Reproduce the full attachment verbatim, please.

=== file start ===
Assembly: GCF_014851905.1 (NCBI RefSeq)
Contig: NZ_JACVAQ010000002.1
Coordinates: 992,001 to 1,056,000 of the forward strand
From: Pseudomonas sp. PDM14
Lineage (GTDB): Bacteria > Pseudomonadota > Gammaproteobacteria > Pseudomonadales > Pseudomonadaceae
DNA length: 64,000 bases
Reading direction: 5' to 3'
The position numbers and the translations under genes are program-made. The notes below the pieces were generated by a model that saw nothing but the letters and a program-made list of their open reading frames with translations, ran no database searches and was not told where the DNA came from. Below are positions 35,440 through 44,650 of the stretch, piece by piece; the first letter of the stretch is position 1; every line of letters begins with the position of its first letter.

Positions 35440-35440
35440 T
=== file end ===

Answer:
Assembly: GCF_014851905.1 (NCBI RefSeq)
Contig: NZ_JACVAQ010000002.1
Coordinates: 992,001 to 1,056,000 of the forward strand
From: Pseudomonas sp. PDM14
Lineage (GTDB): Bacteria > Pseudomonadota > Gammaproteobacteria > Pseudomonadales > Pseudomonadaceae
DNA length: 64,000 bases
Reading direction: 5' to 3'
The position numbers and the translations under genes are program-made. The notes below the pieces were generated by a model that saw nothing but the letters and a program-made list of their open reading frames with translations, ran no database searches and was not told where the DNA came from. Below are positions 35,440 through 44,650 of the stretch, piece by piece; the first letter of the stretch is position 1; every line of letters begins with the position of its first letter.

Positions 35440-35440
35440 T